Dimbola Lodge was the Isle of Wight home of the Victorian pioneer photographer Julia Margaret Cameron from 1860 to 1875. It is now owned by the Julia Margaret Cameron Trust, which runs the Dimbola Museum and Galleries.
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Location within Isle of Wight
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In 1860, Julia Margaret Cameron bought two adjacent cottages in Freshwater Bay from a local fisherman named Jacob Long. In order to make the house look more beautiful to her friends returning from the beach, they were linked by a central tower in the Gothic style current at the time. The structure dominates the skyline from Freshwater Bay and gives a focus to the surrounding area.
The lodge took its name from the family's coffee (later tea) plantation in Dimbula, Ceylon (now Sri Lanka). Dimbola Lodge served as both her home and her studio. It was here that the greatest of Julia Margaret Cameron's photographs were made.
After the Camerons returned to Ceylon the property was again divided into two parts. These were later named Dimbola, which became a private residence and holiday flats, and Cameron House which eventually became unoccupied and under the threat of demolition by developers. The Julia Margaret Cameron Trust acquired both properties in 1993, and Dimbola Museum and Galleries is now open to the public.
Brian Hinton, MBE (born 21 September 1950) is an English poet and musicologist. In June 2006 he was honoured in H. M. the Queen's Birthday Honours List with an MBE for services to the Arts.Culture of the Isle of Wight
As an island, the Isle of Wight maintains a culture close to, but distinct from, that of the south of England. A high proportion of the population are now 'overners' rather than locally born, and so with a few notable exceptions it has more often formed the backdrop for cultural events of wider rather than island-specific significance.
The Island has inspired many creative works. Local people often seek to defend their real or perceived culture, and local politics is often dictated by a desire to preserve the traditions and habits of the Island.
The first creative flowering occurred during the reign of Queen Victoria, under whose patronage the island became a fashionable destination for the gentry.Freshwater, Isle of Wight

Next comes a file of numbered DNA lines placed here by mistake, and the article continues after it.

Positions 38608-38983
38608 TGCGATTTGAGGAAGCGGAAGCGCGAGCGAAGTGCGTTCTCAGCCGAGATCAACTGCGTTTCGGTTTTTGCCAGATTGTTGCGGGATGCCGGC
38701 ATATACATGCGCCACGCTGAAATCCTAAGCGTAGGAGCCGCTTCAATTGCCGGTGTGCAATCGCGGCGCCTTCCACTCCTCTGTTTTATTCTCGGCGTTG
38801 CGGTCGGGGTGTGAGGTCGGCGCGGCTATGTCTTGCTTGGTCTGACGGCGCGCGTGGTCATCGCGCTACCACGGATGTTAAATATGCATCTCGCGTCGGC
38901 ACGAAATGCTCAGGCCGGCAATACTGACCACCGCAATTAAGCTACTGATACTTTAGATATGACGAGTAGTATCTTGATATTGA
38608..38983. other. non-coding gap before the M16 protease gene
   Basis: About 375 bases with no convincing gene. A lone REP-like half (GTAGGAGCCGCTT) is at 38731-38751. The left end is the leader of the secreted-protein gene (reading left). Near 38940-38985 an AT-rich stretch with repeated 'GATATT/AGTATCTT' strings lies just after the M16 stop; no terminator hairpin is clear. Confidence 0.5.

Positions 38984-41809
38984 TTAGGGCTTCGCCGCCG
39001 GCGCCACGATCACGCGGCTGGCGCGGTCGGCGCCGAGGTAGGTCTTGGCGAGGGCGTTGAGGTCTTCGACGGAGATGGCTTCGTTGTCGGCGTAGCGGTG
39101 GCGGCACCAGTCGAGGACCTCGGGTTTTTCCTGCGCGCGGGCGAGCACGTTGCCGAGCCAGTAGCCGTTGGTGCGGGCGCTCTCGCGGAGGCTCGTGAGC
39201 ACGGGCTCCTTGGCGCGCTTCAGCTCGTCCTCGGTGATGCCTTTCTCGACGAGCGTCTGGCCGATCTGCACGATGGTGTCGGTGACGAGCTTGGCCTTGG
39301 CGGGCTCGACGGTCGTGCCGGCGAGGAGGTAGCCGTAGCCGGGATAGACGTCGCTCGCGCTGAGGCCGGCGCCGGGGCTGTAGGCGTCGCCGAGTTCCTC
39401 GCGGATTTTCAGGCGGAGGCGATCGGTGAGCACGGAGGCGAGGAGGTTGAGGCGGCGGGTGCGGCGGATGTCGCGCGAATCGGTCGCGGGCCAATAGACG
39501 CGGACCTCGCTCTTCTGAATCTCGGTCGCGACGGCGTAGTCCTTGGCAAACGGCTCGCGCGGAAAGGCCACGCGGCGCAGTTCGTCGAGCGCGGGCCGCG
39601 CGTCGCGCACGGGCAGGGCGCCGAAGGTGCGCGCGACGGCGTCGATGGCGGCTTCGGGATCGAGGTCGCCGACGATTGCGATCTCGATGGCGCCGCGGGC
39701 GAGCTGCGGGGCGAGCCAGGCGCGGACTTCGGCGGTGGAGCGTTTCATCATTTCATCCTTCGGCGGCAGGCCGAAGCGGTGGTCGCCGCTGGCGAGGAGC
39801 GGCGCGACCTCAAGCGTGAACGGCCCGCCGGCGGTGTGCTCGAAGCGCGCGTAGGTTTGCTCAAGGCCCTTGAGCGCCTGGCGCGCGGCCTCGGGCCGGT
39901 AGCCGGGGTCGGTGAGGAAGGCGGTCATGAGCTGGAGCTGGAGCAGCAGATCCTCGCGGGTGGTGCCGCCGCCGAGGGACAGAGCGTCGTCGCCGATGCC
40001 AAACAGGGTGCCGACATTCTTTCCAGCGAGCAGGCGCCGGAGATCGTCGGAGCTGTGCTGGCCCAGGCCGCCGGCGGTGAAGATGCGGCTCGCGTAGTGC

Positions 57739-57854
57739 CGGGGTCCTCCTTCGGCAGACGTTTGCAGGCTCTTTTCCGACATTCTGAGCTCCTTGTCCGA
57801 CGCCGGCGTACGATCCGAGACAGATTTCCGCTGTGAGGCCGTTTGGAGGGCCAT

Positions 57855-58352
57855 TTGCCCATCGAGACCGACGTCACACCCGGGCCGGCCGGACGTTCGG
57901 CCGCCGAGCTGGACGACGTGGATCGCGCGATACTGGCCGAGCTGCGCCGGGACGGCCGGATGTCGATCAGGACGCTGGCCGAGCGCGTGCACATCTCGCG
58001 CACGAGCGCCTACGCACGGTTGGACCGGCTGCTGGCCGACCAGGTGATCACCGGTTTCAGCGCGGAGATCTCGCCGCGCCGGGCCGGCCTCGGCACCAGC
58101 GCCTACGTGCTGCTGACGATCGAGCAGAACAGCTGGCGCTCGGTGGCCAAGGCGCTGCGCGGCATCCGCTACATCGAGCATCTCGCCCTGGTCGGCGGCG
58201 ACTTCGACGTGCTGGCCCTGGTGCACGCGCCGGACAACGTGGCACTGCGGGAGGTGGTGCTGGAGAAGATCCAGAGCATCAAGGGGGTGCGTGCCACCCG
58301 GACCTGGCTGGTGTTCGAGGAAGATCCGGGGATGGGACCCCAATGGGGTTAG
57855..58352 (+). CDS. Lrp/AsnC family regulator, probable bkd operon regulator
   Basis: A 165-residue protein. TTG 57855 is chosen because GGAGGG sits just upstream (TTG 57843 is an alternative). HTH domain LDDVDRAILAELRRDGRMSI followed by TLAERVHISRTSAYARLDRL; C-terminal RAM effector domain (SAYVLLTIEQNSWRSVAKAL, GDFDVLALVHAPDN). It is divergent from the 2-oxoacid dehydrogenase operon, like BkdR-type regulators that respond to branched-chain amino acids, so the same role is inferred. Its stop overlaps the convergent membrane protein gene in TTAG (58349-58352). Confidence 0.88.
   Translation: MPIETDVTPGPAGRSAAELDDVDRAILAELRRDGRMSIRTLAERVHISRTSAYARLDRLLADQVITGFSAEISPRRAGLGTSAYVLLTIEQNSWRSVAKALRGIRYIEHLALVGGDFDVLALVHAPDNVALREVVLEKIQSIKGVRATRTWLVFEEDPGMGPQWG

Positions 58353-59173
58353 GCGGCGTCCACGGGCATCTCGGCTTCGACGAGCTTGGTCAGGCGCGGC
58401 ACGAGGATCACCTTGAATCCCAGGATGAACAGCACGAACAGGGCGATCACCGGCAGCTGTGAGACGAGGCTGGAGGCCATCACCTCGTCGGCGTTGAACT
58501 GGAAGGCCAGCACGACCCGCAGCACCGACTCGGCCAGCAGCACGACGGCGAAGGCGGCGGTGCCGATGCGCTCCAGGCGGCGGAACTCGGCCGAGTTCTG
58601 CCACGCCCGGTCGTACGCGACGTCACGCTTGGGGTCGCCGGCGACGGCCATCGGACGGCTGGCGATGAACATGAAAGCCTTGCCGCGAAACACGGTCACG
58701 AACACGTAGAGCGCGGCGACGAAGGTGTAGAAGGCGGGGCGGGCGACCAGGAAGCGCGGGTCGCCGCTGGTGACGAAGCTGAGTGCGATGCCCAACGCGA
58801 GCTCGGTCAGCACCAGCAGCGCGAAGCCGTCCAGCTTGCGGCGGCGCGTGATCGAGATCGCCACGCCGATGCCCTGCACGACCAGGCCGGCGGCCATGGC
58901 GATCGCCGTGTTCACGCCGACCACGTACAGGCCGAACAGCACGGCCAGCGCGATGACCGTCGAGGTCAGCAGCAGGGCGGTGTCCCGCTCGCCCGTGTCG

Freshwater is a large village and civil parish at the western end of the Isle of Wight, England. Freshwater Bay is a small cove on the south coast of the Island which also gives its name to the nearby part of Freshwater.
Freshwater sits at the western end of the region known as the Back of the Wight or the West Wight which is a popular tourist area.Freshwater is close to steep chalk cliffs. It was the birthplace of physicist Robert Hooke and was the home of Poet Laureate Alfred Lord Tennyson.Freshwater (play)
Freshwater: A comedy is a play written and produced by Virginia Woolf in 1935, and the only play she wrote. Although only performed once in her lifetime, it has been translated into many languages and produced in many countries since.History of the Isle of Wight
The Isle of Wight is rich in historical and archaeological sites, from prehistoric fossil beds with dinosaur remains, to dwellings and artefacts dating back to the Bronze Age, Iron Age, and Roman periods.Isle of Wight
The Isle of Wight (; also referred to informally as The Island or abbreviated to IoW) is a county and the largest and second-most populous island in England. It is in the English Channel, between 2 and 5 miles off the coast of Hampshire, separated by the Solent. The island has resorts that have been holiday destinations since Victorian times, and is known for its mild climate, coastal scenery, and verdant landscape of fields, downland and chines. The island is designated a UNESCO Biosphere Reserve.
The island has been home to the poets Swinburne and Tennyson and to Queen Victoria, who built her much-loved summer residence and final home Osborne House at East Cowes. It has a maritime and industrial tradition including boat-building, sail-making, the manufacture of flying boats, the hovercraft, and Britain's space rockets. The island hosts annual music festivals including the Isle of Wight Festival, which in 1970 was the largest rock music event ever held. It has well-conserved wildlife and some of the richest cliffs and quarries for dinosaur fossils in Europe.
The isle was owned by a Norman family until 1293 and was earlier a kingdom in its own right. In common with the Crown dependencies, the British Crown was then represented on the island by the Governor of the Isle of Wight until 1995. The island has played an important part in the defence of the ports of Southampton and Portsmouth, and been near the front-line of conflicts through the ages, including the Spanish Armada and the Battle of Britain. Rural for most of its history, its Victorian fashionability and the growing affordability of holidays led to significant urban development during the late 19th and early 20th centuries. Historically part of Hampshire, the island became a separate administrative county in 1890. It continued to share the Lord Lieutenant of Hampshire until 1974, when it was made its own ceremonial county. Apart from a shared police force, there is now no administrative link with Hampshire, although a combined local authority with Portsmouth and Southampton was considered, this is now unlikely to proceed.The quickest public transport link to the mainland is the hovercraft from Ryde to Southsea; three vehicle ferry and two catamaran services cross the Solent to Southampton, Lymington and Portsmouth.Isle of Wight Festival 2006